I have been so inspired by the all of the conversations around identification and sexual exploration that have come out of reactions to the 50 Shades franchise that I can’t help wonder how the expansion of consciousness happening around kink right now will influence ideas around non-binary identifications.  And while I can’t say I’m exactly a fan of the content or its presentation, I think it’s wonderful that 50 Shades is making discussions about kink more accessible and acceptable. This is important for so many reasons, one of my favorites being that in opening up conversations around kink, it makes it easier for a lot of kinky or kink-curious people to come out of the closet, or consider embarking on a new exploration of their sexual identity.

Having said that, because the general public has historically not been privy to the inner workings of the BDSM dynamic, an unfortunate side effect of the current focus on kink as mass marketed by the 50 Shades franchise is that people might assume this depiction is actually what BDSM is. The collective understanding of sexuality is reciprocally created by and influences popular culture and media, which is why I’ve been thrilled to see all the articles calling out how 50 Shades is an egregiously inaccurate representation of BDSM interactions. If we don’t have these conversations, we may end up getting set back decades in the fight against pathologization and criminalization, and people’s lives will continue to be seriously affected, such as the all too common problems of custody cases being lost because of sexual orientation, or discriminatory firing, et cetera.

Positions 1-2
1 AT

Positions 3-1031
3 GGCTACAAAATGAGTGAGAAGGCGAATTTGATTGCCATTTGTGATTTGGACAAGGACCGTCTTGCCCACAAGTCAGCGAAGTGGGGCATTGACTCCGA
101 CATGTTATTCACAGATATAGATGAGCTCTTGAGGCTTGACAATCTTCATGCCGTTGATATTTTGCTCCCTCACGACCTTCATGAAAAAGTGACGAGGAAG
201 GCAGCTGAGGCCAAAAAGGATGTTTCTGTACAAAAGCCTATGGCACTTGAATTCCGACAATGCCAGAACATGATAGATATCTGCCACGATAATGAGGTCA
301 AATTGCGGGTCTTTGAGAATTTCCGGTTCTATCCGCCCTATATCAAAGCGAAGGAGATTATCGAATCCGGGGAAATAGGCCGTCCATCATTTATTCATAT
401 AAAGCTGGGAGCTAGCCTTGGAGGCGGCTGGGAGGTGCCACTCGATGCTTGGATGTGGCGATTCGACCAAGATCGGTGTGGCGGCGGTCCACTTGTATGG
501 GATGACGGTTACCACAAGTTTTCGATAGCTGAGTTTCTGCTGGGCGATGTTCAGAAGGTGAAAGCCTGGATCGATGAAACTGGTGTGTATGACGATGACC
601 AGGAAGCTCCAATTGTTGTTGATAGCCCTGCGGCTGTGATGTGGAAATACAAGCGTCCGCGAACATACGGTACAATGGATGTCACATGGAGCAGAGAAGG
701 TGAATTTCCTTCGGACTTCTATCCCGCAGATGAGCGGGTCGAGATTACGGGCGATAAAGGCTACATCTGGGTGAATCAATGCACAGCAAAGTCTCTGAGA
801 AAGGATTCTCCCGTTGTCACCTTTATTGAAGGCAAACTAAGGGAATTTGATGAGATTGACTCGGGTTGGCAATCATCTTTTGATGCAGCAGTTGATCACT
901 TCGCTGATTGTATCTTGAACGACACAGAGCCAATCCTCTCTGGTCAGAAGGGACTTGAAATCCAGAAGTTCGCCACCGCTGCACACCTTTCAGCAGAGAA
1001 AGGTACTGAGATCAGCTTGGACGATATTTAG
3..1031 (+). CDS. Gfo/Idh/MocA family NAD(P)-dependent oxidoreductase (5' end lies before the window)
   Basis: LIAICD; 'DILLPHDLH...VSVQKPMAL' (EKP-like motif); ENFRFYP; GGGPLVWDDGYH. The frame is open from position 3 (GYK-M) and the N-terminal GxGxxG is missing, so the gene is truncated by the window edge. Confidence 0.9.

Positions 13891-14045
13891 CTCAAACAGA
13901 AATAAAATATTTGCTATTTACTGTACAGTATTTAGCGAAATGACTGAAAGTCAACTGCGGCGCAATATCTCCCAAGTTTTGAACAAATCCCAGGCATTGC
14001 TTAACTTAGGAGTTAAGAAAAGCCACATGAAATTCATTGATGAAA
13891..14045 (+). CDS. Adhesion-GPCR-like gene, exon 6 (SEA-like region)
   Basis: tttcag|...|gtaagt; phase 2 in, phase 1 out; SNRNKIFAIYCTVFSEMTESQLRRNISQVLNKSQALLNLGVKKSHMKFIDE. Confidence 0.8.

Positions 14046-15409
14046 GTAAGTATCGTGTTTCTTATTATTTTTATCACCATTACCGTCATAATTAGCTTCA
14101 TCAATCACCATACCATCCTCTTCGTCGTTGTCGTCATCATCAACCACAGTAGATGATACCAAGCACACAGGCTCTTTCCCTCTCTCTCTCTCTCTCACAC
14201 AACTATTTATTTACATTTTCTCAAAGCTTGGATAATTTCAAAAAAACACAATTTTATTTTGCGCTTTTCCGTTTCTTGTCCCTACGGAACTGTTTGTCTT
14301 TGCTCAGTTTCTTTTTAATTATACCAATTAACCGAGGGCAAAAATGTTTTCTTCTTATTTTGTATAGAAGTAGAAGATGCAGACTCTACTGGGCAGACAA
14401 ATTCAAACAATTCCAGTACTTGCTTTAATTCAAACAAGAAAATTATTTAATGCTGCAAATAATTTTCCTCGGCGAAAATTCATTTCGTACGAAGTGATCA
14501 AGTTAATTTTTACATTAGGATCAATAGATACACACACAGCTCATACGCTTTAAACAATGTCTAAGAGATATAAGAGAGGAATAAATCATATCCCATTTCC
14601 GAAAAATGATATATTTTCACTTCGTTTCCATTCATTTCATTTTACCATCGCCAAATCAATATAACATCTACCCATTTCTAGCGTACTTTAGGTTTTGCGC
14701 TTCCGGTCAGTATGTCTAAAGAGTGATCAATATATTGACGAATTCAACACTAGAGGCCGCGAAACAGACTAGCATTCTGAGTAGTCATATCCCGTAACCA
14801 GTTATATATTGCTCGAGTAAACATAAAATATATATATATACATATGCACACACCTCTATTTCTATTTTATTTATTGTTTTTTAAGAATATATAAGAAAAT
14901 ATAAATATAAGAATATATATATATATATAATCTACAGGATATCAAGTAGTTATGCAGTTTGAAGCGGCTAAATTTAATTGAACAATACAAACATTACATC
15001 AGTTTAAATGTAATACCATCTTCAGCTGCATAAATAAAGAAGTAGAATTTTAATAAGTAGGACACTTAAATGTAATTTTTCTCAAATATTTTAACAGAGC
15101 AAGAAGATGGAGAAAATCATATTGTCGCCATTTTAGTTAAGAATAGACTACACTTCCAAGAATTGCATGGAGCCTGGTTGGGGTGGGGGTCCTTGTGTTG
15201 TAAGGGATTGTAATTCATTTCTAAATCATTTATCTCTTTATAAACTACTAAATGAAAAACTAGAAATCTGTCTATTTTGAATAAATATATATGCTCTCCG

Let me give you a real life, first hand example of this type of problem. I gave a talk a couple of weeks ago to a group of kinksters in NYC, and a woman stood up at the end to thank me. She had been considering exploring her submissive desires for some time and had been reluctant for many reasons, but on that night, she gained the understanding that she actually has a say in what a prospective dominant might do to her. Though it is common knowledge in the BDSM scene that the submissive or bottom holds most of the power in their ability to use a safeword or gesture to stop a scene at any time, not having interacted with the scene before, and going off common (lack of) knowledge of BDSM, she had no idea about the importance of negotiations, or having firm boundaries, or really what consent means in the context of a BDSM interaction.  I was so happy that she spoke up, and that she felt empowered to explore submission in a safe way with a dominant she trusts, because this is a ongoing issue that I’m concerned will be exacerbated by the insidious consent violations in 50 Shades.  (One of many examples: A kink-identified person who clearly understands the concept of consent would never give a person who does not sexually identify as a submissive, and who has not yet had a chance to figure out much at all about her sexuality, a 24/7 D/s slave contract. Ana wasn’t capable of giving consent because it would have been impossible to wrap her mind around what that means, and therefore impossible to give consent to any of it. It would basically be like trying to convince a straight-identified person to be gay, or vice versa.)